5. Find a mentor: Who do you admire? Who just by being near, makes you feel relaxed? Who can you be with and just be you? Who is honest with you in a kind and genuine manner? Find this person, let them know that you feel they can teach you about yourself and can influence and impact you in a positive way. Rely on this person to help you stay positive about you and to help you find self-love.

Overall, just pay attention to achieve self-love. Listen to what you are thinking and feeling and watch how you behave with others. Seek kindness. Be caring. Help others.

You will find that baby steps toward learning to think lovingly of you and paying attention to the messages you give others will go a long way to finding the happiness you deserve. Loving yourself really does improve mental health.

If you are in need of additional support, please contact Silver Oaks Behavioral Hospital for a no cost, confidential assessment. We are here for you 24 hours a day, every day, at (844) 580-5000.

After the Holidays: Think Self-Care

The holiday has come and gone. It’s all a blur now! What a whirlwind! As the hustle and bustle and the excitement of the holidays has passed, it is now that the winter blues can really set in. It can be especially difficult if your holiday did not include seeing and spending time with those you love. In this case, the loneliness and winter cold can settle in the most amplified way.

Self-care can make a difference. Given the right set of skills and practices the feelings of being down and out can be lifted! With a self-care practice regimen, you can feel more like you, ready to take on whatever comes your way.

Self-care is not just spending money on massages, manicures, pedicures, movies, and meals. It is not just about self-indulgence. It is about really looking at what is making you feel blue: physically, emotionally, and mentally, and using your self-care skills to move toward positive health in each of these areas.

Here are some things to do to care for yourself:

Physically – Get up and shower! Wash yesterday away and start fresh. Don’t stay in your pajamas all day. Give your body a message of positive health and movement. Brush and floss your teeth. Ladies, put on a little blush! Eat breakfast. Enjoy it. Choose foods that are good for you, but don’t deny yourself the occasional donut.

Emotional – Seek the company of others. Even if you go by yourself, talk to strangers; the waiter, the clerk, brighten their day and you brighten yours at the same time. Volunteer! Start your new year by giving back. Service clubs like Kiwanis, the Exchange Club and Rotary are just waiting for your call. When you make a difference, you feel the difference in you. Don’t be demanding on yourself. Although self-discipline is important, if something doesn’t get done, will it still be there when you get to it? Create a routine, reserve special days or times for things like, bills and household chores. Routines can steady us when things get rough.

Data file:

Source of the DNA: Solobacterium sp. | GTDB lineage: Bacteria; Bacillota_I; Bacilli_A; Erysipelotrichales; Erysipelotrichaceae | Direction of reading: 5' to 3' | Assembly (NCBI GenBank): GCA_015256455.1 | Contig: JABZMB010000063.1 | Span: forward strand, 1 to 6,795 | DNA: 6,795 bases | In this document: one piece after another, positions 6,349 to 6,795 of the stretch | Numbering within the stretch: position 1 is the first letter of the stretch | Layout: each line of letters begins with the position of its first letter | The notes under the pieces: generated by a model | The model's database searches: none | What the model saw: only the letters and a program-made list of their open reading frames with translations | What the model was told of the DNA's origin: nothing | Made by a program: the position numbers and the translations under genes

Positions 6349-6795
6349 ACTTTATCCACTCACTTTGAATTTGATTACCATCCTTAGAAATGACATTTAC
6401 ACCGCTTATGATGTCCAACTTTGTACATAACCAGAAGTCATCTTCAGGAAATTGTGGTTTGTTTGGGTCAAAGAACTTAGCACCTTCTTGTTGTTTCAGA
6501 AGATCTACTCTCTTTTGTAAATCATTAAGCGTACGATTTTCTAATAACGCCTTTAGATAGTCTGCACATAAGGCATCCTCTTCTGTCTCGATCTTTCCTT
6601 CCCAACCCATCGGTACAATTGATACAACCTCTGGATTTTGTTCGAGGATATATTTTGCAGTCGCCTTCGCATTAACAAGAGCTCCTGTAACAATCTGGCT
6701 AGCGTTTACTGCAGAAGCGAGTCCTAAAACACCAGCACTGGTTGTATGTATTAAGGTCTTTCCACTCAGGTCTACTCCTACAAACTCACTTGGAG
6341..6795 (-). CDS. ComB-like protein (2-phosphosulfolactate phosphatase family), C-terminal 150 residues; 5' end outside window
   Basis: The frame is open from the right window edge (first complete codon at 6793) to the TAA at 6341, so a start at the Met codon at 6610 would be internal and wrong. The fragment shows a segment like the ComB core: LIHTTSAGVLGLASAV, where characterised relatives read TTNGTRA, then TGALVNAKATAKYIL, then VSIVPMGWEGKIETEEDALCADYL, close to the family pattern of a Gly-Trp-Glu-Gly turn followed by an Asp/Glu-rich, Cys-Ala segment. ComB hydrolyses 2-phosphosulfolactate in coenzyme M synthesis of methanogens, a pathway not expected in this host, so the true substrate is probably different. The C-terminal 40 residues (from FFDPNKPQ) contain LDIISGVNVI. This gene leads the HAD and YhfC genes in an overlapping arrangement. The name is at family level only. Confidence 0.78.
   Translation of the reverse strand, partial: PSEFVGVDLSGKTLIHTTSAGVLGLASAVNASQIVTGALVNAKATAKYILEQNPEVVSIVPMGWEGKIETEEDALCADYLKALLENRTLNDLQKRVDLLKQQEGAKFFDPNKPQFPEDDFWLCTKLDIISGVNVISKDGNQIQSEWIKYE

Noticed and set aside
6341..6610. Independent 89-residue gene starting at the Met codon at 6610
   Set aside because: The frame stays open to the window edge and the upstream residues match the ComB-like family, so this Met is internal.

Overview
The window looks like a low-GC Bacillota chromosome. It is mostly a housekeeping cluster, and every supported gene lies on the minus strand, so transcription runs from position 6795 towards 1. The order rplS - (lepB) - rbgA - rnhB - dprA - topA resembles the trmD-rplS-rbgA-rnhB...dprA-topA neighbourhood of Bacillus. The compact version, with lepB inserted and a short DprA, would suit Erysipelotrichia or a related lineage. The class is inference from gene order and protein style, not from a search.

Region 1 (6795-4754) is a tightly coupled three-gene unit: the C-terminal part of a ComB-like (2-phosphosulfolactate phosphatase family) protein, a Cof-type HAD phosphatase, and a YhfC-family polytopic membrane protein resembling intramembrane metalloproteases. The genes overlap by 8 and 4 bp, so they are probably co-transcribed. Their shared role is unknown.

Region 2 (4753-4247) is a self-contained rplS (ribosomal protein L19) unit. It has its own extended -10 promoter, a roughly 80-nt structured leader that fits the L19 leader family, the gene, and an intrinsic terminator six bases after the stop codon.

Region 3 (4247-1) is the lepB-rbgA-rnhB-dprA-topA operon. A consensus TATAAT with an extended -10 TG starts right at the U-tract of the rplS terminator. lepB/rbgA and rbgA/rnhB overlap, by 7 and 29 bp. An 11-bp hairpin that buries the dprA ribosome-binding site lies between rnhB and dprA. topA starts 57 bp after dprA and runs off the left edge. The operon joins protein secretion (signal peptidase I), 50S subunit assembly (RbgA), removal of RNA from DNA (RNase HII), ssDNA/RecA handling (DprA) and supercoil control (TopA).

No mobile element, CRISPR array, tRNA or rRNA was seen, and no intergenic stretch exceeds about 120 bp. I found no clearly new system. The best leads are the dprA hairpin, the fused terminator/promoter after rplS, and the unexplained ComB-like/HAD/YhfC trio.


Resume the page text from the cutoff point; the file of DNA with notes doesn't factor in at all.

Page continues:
Mental – Stay alert with journaling, meditation, or learning new things. How about a book group, music lessons, or art classes to keep your focus away from negative feelings? Limit your TV time to your favorite show and maybe 1 news hour, limit social media too – it’s a time sucker. Don’t just stare at the moving pictures on the TV, you should be the one who is moving!

Think self-care. Know yourself and know the triggers that show you are getting burned out or just down and blue, or get some support from places like NAMI (National Alliance on Mental Illness), 12 step anonymous groups like AA, OA or NA, or join a group at your local church.

If self-care and community supports are still not enough, please think of Silver Oaks Hospital, for a free, confidential level of care assessment. We can help determine the kind of support that will move you toward health. Our professional and caring team are waiting for your call at 844-580-5000. We are here to help, 24/7/365.

Loneliness and Isolation During the Holidays

It is hard to understand the wonder and excitement others feel during the holiday season when all you feel is lonely. If this is how you feel, please continue reading. These feelings are not to be taken lightly. At the very least, you need to understand why you may feel this way.

Although we often think that it is lonely widowers who experience the holidays as less than joyful because of living alone and missing a spouse/partner, younger people are equally at risk. In this time of online support, the feelings of family, friends and face to face social engagement may be missing; causing loneliness to set in.

Things get pretty gloomy when you just can’t seem to feel content. It is especially hard when offers by friends to connect just make you want to dig deeper and isolate further. It is a cycle of wanting to be social, but avoiding it and not understanding why.

Part of why is that Covid changed how and where people have face to face interactions. Some coffee shops, libraries, and shopping centers are still closed to sit-down-and-visit areas. This limits social interaction for some. Social media posts are always happy and focus on how easy and wonderful life is, making anything less feel awful. Our work lives, in general, can be all-encompassing and there just seems to be less time for being with others. With all of these reasons for not being social, it’s no wonder isolation, as bad as it feels, might seem like the best choice. The holidays can be hard!